barometer

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The barometer is useless: it is as misleading as the newspaper forecast.
I tapped the barometer, and it jumped up and pointed to "very dry." The Boots stopped as he was passing, and said he expected it meant to-morrow.
In about ten minutes after starting, the barometer indicated an altitude of 15,000 feet.
"The barometer is tumbling down like anything, Harry.
The word "barometer" seemed to revive the second engineer's mad animosity.
Barometer still falling." He paused, and thought to himself, "Perhaps nothing whatever'll come of it." And then he closed resolutely his entries: "Every appearance of a typhoon coming on."
The lamp wriggled in the gimbals, the loosened books toppled from side to side on the shelf, the long barometer swung in jerky circles, the table altered its slant every moment.
He lost himself amongst advancing semi-circles, left- and right-hand quadrants, the curves of the tracks, the probable bearing of the centre, the shifts of wind and the readings of barometer. He tried to bring all these things into a definite relation to himself, and ended by becoming contemptuously angry with such a lot of words, and with so much advice, all head-work and supposition, without a glimmer of certitude.
"Twenty-nine flat," Captain Lynch reported, coming out from another look at the barometer, a chair in his hand.
Then he remembered the barometer and ran back to the house.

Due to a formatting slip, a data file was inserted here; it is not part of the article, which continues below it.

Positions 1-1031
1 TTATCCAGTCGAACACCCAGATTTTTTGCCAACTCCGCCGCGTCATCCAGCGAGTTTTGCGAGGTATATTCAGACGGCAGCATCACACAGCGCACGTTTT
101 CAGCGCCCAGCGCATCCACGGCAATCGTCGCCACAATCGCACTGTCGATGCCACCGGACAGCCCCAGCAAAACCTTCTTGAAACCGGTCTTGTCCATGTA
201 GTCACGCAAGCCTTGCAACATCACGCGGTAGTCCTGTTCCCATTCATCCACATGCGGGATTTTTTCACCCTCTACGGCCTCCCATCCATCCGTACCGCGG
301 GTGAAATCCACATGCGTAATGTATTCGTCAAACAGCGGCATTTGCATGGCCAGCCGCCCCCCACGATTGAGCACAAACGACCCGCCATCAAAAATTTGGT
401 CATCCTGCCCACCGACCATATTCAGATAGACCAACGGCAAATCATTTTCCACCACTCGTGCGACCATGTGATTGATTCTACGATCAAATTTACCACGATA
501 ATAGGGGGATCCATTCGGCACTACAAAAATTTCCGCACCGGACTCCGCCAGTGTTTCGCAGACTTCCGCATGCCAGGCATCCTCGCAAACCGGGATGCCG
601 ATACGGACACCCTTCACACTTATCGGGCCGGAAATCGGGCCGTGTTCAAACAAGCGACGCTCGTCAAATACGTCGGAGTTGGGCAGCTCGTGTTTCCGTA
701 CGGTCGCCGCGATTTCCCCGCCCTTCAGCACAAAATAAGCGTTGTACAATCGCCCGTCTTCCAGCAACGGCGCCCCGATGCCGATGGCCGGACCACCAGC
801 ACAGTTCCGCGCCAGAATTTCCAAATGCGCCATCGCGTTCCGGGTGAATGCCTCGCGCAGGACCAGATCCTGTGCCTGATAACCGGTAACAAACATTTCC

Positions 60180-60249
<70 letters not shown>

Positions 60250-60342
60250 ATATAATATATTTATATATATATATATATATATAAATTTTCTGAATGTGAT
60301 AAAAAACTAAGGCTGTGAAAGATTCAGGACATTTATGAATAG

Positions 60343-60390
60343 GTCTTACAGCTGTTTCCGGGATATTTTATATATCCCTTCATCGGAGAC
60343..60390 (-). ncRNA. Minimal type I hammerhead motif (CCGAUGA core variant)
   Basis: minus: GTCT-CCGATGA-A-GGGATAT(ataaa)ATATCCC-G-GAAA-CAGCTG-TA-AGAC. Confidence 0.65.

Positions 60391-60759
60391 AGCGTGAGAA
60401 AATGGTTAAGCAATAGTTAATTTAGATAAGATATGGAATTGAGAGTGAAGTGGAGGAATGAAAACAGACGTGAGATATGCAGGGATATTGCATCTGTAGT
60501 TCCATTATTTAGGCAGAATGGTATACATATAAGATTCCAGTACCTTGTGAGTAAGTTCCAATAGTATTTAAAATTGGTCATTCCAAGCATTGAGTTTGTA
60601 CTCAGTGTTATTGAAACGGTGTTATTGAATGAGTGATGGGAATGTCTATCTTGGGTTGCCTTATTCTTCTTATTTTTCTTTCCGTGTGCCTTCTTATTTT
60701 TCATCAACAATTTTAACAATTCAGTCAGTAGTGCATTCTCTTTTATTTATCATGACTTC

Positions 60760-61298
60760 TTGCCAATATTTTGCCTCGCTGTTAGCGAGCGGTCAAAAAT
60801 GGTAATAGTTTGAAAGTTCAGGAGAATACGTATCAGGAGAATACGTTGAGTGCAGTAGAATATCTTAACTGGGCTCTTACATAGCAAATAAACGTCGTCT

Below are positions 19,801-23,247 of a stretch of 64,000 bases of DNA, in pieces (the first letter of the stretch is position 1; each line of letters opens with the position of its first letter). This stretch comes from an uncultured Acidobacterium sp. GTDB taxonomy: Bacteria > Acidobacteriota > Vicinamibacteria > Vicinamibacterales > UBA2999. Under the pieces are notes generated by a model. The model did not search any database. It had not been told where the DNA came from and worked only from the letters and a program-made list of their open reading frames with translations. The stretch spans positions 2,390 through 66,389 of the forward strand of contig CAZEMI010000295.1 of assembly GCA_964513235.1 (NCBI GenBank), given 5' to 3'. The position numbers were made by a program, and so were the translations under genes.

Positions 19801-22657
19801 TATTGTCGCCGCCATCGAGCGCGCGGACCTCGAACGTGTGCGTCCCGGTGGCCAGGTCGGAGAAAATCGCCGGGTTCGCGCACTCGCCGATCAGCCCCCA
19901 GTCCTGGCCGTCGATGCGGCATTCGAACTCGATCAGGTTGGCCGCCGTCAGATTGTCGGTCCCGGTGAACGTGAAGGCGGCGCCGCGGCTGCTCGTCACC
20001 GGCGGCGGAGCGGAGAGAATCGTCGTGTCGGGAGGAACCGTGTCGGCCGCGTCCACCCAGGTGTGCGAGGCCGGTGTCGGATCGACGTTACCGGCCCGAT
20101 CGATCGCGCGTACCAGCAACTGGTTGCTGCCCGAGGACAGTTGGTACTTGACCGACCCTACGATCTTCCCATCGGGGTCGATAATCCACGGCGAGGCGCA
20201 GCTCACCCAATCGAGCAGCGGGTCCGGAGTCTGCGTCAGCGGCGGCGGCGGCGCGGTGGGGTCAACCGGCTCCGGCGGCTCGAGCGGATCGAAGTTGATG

He put on a coat of pilot cloth, unhooked the barometer, and stowed it away in a capacious pocket.
Never could Starbuck forget the old man's aspect, when one night going down into the cabin to mark how the barometer stood, he saw him with closed eyes sitting straight in his floor-screwed chair; the rain and half-melted sleet of the storm from which he had some time before emerged, still slowly dripping from the unremoved hat and coat.
Those who have been accustomed to contemplate the circumstances which produce and constitute national wealth, must be satisfied that there is no common standard or barometer by which the degrees of it can be ascertained.
Some are known to you, such as the thermometer, which gives the internal temperature of the Nautilus; the barometer, which indicates the weight of the air and foretells the changes of the weather; the hygrometer, which marks the dryness of the atmosphere; the storm-glass, the contents of which, by decomposing, announce the approach of tempests; the compass, which guides my course; the sextant, which shows the latitude by the altitude of the sun; chronometers, by which I calculate the longitude; and glasses for day and night, which I use to examine the points of the horizon, when the Nautilus rises to the surface of the waves."
A hurried tramping sounded on the deck; the captain, summoned from below, joined the first officer, who stood looking at the barometer. "Good God!" I heard him exclaim.